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Per this link, there is a very definite effect of technology in worship.

The benefits of using, say, an iPad to reference Scripture and all of the additional source material (commentaries, interlinears, etc...) are fairly straightforward - the pastor can teach, and leave as an exercise to the "student," finding the resources, etc... needed to back up an presentation. Additionally, if the preacher references "Balaam" or uses a word like "eschatalogical hope," it is beneficial if people can look up that term.

On the other hand, if the point of a sermon and or a worship service is simply to bring about a contemplative mental state, then these distractions (e.g. the lights emanating from the device, the temptation to go to non-church resources) would most likely outweigh the benefits.

So, how do Christians even go about answering what the purpose of the worship service is, in order to decide for themselves if i-Paraphenalia is to be encouraged or discouraged?

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I don't think a "worship service" is ever really "instructive." True, contemporary church services often incorporate both worship and instruction, but that doesn't make instruction a function of a worship service, nor worship a function of a teaching service. It's just by convention and out of convenience that they're done together, and it's only an error in terminology that a sermon is ever called a "worship service." –  Flimzy Mar 21 '12 at 2:03
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I think the real question is what God wants out of worship. In Amos 5:21-24, God clearly tells the Israelites that He hated their worship. This was worship He had commanded that they were doing. I think that the real issue here is doing what God wants in worship.

I believe that iDevices can be a help. I am a very old fashioned and conservative (Reformed) Christian and I use my iPad as my Bible in worship. However I use it basically the same way that I would use my Bible, to read along with the pastor as he is going through passages. When the minister preaches it is a holy event. Hebrews 10:14 states, "How then shall they call on Him in whom they have not believed? And how shall they believe in Him of whom they have not heard? And how shall they hear without a preacher?" The Greek does not say 'whom they have not heard about?' as some translations have it, but as the NKJV translates correctly, 'whom they have not heard?' And Christ being heard here is directly related to the preaching of the Word by a preacher. So when I am listening to a sermon I am listening for the Words of Christ. I do not believe that every word a preacher says are Christ's words to His people (He would then be inconsistent) but that the Words of Christ do come through His ministers to His people.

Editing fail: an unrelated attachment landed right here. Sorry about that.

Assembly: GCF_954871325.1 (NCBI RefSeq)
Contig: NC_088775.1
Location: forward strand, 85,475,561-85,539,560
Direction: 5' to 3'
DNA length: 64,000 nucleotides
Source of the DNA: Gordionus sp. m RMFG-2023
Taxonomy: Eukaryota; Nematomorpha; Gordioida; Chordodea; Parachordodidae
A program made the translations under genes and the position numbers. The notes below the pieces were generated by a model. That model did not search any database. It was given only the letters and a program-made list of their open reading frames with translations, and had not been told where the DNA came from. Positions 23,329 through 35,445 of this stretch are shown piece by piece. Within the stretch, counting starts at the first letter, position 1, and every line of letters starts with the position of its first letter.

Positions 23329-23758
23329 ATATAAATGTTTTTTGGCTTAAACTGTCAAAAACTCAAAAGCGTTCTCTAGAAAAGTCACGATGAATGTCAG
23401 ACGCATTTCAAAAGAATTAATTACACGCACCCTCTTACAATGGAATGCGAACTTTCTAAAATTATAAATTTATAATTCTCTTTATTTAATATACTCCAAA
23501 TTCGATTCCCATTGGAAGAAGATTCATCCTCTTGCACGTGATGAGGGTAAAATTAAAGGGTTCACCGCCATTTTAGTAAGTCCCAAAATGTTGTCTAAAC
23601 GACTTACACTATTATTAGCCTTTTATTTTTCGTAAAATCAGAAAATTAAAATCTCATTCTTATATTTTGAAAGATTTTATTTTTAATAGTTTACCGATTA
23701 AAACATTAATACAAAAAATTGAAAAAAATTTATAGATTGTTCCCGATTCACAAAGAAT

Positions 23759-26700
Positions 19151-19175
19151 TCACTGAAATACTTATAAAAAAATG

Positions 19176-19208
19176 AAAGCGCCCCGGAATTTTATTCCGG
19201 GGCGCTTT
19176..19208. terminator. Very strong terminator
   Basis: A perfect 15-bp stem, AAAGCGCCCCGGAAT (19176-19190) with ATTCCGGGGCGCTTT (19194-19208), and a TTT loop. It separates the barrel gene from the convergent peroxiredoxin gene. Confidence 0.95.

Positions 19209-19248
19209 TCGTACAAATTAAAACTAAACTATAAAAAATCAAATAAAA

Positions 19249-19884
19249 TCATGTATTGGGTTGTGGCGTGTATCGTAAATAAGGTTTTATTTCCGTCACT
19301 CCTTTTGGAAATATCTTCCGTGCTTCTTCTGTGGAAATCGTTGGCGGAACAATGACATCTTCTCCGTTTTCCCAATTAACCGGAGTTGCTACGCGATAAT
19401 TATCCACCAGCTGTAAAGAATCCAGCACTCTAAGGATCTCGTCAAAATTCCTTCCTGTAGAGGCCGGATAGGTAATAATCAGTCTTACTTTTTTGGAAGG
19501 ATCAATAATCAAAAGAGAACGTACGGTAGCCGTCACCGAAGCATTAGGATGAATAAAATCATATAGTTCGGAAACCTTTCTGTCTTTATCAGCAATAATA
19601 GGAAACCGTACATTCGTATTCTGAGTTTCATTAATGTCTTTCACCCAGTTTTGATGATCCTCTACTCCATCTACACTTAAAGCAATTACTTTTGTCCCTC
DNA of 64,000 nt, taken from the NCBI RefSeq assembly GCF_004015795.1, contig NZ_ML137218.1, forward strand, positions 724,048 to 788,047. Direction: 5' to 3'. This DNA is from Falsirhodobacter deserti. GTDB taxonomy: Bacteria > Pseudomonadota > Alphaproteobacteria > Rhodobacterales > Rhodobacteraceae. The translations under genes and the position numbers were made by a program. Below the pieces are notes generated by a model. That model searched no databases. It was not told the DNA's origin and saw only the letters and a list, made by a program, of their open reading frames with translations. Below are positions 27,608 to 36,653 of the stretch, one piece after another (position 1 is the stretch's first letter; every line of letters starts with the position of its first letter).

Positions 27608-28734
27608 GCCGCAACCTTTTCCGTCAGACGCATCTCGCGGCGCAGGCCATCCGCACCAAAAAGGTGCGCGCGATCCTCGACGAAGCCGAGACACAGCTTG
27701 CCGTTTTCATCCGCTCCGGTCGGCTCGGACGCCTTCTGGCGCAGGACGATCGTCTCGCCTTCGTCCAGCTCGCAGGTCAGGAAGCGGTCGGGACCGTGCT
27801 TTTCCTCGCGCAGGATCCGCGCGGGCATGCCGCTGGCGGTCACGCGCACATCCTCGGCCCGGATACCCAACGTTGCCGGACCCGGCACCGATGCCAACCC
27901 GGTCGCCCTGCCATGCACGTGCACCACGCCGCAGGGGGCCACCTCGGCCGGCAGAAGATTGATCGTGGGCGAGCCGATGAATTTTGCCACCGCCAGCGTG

So if I am sitting in church fiddling with my iPad and looking up some minor point (out of pride) to bust the ministers chops after the service, or if I am distracted by my device then I think that I have totally missed the point of why we are there. We are in Church to give glory, worship and praise to our God, and to hear His very words from the minister. I think this is the real issue.

So if you can use an iDevice in worship to give greater glory to God then do so, if it is a distraction or point of pride, leave it at home.

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I think this is a personal question with no "right" answer, and it hinges on the question "What do you want to get out of Church attendance?"

For me, personally, I want the following things (not necessarily in order):

  1. I want to learn something new
  2. I want to experience some sort of conviction - that twinge of guilt that tells me I need to change something in my life/behavior/thought process to be more pleasing to God.
  3. I want to offer back songs and praises to the God I love.

There are some things I DON'T want as well.

  1. I don't want a message that's hateful or teaches hate (thank God a true Bible-teaching Church won't spit venom from the pulpit)
  2. I don't want "warm and fuzzy feelings" that do absolutely nothing to teach, instruct, or edify. (I can get that watching TV or a game when the Packers are winning).
  3. I don't want to hear the opinions of the Pastor when they conflict with God's word.

So for me, the answer would be that it's more important to instruct, because with instruction and truth, I get the things from my first list without the things on the second. For others, it may be reversed.

Some people go to Church to feel good, or because they feel they have to, or any number of reasons. Some do go, just to feel "closer to God". I don't know that there's anything wrong with that. It's just not my reason for going.